Forgiveness of non-adherence to HIV-1 antiretroviral therapy

J Antimicrob Chemother. 2008 Apr;61(4):769-73. doi: 10.1093/jac/dkn020. Epub 2008 Feb 6.

Abstract

Superior adherence to HIV-1 antiretroviral therapy is a mainstay of successful HIV management. Studies performed in the early era of highly active antiretroviral therapy demonstrated the need for > or =95% adherence in order to achieve and sustain viral suppression. High rates of viral suppression have been observed at more moderate levels of adherence with newer antiretroviral regimens. The term 'forgiveness' is being used to describe the ability of a regimen to achieve and sustain viral suppression, despite suboptimal adherence. A variety of pharmacological, viral and host properties determine the level of forgiveness of any specific regimen. As the choice of treatment options continues to expand, forgiveness of non-adherence is likely to emerge as an increasingly important factor in therapeutic decision-making.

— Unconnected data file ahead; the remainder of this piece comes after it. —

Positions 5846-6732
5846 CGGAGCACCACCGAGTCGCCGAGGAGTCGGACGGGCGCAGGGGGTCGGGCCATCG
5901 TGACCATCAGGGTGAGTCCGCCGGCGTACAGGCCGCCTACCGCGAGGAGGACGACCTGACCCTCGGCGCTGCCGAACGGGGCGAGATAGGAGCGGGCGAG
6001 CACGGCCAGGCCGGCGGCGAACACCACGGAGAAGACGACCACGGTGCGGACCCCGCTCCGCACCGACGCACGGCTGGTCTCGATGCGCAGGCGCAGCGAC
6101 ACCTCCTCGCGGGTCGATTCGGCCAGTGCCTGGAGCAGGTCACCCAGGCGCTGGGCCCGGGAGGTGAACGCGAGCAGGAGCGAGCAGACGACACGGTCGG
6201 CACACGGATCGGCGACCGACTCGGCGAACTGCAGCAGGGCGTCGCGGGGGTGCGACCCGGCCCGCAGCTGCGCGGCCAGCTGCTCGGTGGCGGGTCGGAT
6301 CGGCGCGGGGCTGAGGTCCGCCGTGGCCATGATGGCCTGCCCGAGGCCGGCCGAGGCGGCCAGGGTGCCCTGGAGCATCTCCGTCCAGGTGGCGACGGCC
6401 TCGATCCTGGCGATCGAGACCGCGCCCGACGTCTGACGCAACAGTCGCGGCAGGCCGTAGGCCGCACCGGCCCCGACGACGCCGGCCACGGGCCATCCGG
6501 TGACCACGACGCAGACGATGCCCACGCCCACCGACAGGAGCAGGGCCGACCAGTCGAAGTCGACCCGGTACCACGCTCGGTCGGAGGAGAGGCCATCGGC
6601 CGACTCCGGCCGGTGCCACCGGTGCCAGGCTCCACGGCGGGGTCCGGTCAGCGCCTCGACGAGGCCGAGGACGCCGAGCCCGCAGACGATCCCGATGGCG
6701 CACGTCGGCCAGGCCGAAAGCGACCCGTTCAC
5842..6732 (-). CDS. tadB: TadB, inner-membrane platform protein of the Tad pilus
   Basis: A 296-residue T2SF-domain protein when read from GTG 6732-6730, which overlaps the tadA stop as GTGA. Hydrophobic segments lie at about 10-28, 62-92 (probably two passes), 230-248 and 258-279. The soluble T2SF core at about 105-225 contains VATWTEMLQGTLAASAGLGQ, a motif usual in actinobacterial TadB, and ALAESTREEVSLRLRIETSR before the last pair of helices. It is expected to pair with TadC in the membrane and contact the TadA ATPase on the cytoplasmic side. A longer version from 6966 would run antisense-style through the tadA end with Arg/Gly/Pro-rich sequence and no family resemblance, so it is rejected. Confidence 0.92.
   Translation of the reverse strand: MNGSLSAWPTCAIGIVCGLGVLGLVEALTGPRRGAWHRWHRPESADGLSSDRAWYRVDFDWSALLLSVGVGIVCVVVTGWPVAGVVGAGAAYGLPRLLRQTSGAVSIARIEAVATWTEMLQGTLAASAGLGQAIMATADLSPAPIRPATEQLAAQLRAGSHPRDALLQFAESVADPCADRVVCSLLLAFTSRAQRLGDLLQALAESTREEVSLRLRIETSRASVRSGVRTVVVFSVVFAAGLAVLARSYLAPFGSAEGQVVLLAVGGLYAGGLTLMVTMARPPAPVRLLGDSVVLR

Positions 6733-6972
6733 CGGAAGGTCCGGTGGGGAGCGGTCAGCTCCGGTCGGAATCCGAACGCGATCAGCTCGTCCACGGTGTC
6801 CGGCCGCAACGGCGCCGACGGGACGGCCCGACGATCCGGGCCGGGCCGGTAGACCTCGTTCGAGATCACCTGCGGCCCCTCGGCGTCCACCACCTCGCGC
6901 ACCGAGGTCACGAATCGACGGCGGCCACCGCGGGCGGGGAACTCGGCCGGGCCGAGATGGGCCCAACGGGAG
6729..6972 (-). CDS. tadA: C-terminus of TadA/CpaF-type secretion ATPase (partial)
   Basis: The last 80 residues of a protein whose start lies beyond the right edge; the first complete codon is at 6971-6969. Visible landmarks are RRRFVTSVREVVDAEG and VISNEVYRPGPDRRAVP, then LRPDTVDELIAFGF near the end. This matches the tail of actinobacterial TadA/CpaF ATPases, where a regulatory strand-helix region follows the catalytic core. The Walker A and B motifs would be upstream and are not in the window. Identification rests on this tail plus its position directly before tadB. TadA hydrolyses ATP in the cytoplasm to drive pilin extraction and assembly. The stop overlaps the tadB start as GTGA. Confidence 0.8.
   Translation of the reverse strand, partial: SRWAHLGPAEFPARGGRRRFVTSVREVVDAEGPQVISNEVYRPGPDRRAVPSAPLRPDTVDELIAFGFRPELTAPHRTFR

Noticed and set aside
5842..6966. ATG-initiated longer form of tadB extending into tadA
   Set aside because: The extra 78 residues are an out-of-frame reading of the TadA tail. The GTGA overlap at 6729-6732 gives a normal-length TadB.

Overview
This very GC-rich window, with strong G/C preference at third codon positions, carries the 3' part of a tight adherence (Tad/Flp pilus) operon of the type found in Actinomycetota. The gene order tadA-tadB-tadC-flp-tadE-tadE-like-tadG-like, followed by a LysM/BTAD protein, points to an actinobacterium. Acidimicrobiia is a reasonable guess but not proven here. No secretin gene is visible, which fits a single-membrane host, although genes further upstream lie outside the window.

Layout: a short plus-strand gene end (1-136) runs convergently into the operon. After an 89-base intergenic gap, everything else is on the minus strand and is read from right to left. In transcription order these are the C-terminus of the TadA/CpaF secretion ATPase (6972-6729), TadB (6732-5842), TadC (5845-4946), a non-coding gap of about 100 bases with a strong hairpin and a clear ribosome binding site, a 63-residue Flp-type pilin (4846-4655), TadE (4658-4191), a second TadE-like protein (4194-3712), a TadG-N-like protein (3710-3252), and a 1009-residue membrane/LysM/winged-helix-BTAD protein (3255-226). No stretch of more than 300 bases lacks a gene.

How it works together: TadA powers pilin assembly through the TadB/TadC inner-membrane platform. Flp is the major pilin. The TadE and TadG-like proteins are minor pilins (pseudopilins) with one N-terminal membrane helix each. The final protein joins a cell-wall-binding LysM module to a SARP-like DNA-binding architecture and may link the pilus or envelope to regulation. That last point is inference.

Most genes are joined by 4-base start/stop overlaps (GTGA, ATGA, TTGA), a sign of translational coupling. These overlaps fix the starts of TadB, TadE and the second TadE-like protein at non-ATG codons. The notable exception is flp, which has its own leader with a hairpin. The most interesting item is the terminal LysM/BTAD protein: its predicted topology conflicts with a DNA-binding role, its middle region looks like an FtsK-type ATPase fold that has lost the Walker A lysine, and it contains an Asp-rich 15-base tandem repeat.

Publication types

  • Research Support, N.I.H., Extramural
  • Review

MeSH terms

  • Anti-HIV Agents / pharmacokinetics
  • Anti-HIV Agents / pharmacology
  • Anti-HIV Agents / therapeutic use*
  • HIV Infections / drug therapy*
  • HIV-1 / drug effects*
  • Humans
  • Treatment Outcome
  • Treatment Refusal*

Substances

  • Anti-HIV Agents